The rise has been postponed until Sept 1, but it will add 1.22p/litre to the cost of agricultural diesel, a rise of 20%.
Bob Howat, vice president of NFU Scotland, said the move would not help to tackle red diesel fraud.
“This simply looks like an attempt to increase revenue. Whilst an increase in the duty may dent fraudsters‘ profits, it doesn’t tackle the problem at its source.
“To do that, the Treasury needs to devote greater resources to enforcement through increased inspections and dipping of vehicles.”
Welsh Union leaders also condemned the rise in road fuel duty. Business development director Emyr James said:
“We are already paying the highest fuel prices in the world thanks to the extortionate level of this stealth tax imposed by the Government.
“We are angry that the Government is failing to listen to the views of drivers and continuing to increase the costs of motoring.
“People living in rural areas are particularly vulnerable to increases in fuel costs because in many cases public transport simply does not exist.”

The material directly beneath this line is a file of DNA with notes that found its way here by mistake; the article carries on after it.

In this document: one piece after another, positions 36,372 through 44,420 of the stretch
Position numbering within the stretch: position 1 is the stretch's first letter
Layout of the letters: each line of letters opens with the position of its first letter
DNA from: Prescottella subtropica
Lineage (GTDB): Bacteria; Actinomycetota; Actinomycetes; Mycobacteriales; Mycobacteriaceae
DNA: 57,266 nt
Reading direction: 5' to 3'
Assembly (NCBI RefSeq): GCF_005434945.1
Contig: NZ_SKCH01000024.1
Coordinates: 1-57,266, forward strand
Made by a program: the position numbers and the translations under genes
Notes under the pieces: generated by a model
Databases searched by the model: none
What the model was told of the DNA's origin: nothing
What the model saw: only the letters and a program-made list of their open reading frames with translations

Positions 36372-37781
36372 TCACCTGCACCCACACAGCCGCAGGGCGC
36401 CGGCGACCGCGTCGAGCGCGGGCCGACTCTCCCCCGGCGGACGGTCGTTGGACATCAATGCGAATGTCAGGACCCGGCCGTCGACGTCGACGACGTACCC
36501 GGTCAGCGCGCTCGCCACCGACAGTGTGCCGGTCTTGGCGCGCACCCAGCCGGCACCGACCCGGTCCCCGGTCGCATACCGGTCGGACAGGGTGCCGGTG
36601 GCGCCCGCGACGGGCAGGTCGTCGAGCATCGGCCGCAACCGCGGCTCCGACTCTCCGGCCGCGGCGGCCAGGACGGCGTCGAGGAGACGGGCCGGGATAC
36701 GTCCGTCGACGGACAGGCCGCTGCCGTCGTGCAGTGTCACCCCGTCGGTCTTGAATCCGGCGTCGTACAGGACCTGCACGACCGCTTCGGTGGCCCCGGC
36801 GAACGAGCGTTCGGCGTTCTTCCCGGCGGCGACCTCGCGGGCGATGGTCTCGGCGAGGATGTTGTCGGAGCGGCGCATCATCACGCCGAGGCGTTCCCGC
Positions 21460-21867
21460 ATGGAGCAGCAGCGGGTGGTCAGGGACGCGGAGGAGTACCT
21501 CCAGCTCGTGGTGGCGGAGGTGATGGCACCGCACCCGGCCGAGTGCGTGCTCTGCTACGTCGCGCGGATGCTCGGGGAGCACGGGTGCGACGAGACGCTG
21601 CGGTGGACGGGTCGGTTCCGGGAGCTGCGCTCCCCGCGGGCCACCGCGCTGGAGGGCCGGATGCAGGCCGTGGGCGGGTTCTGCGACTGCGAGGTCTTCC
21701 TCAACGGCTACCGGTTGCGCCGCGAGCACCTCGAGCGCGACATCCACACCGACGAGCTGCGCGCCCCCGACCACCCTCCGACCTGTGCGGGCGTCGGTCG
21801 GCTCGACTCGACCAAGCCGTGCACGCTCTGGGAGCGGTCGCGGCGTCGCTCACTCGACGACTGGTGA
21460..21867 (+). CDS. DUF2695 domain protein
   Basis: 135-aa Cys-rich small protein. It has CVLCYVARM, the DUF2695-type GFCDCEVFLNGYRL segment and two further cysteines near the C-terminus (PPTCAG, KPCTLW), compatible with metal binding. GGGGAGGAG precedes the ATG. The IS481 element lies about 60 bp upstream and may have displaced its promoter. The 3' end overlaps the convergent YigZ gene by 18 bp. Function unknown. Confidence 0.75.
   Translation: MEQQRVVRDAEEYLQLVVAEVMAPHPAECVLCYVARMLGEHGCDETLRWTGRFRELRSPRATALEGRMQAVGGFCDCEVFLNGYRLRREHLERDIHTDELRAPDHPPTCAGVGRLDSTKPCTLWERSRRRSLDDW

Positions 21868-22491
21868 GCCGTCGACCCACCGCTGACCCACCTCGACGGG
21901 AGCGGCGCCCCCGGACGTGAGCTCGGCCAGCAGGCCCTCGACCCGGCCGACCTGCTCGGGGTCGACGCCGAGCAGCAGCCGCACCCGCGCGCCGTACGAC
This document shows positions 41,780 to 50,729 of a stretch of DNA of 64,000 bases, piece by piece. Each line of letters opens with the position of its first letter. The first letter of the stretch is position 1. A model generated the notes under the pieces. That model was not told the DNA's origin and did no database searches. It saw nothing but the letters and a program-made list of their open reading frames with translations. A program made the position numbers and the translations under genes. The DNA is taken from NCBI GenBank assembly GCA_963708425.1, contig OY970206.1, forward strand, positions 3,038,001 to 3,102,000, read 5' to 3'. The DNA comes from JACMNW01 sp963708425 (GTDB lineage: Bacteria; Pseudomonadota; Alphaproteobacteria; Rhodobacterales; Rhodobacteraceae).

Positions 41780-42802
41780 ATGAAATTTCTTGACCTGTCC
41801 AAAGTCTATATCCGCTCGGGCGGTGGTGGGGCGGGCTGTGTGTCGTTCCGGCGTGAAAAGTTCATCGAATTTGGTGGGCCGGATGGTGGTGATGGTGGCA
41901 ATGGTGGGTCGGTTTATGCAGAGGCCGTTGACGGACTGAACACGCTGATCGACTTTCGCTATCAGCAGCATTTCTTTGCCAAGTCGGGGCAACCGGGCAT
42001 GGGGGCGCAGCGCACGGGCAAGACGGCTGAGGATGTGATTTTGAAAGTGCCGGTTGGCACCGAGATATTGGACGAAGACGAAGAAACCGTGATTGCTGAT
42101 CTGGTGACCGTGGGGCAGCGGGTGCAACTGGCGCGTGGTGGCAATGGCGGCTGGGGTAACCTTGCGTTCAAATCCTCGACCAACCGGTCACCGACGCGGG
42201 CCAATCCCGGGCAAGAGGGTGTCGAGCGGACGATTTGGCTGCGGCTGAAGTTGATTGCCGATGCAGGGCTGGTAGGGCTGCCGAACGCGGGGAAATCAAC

But he welcomed other elements of the Budget, including the pledge to prune the number of regulatory bodies overseeing agriculture from 22 to five, covering food safety, the countryside, agriculture, animal health and environmental protection.
“Any move to reduce the excessive burden of red tape that can strangle the life out of farm enterprises and other small businesses is to be welcomed,” said Mr James.
“The union particularly welcomes his pledge to halt the trend for ‘gold plating‘ European regulations – the practice that is almost unique in Britain of following every EU rule to the letter.”
The NFU also welcomed the plans, but said that they would have to be carefully worked out so they actually did cut farmers‘ paper burden.
The unions also welcomed the increase in the thresholds for inheritance tax to £300,000 and for Stamp Duty to £120,000.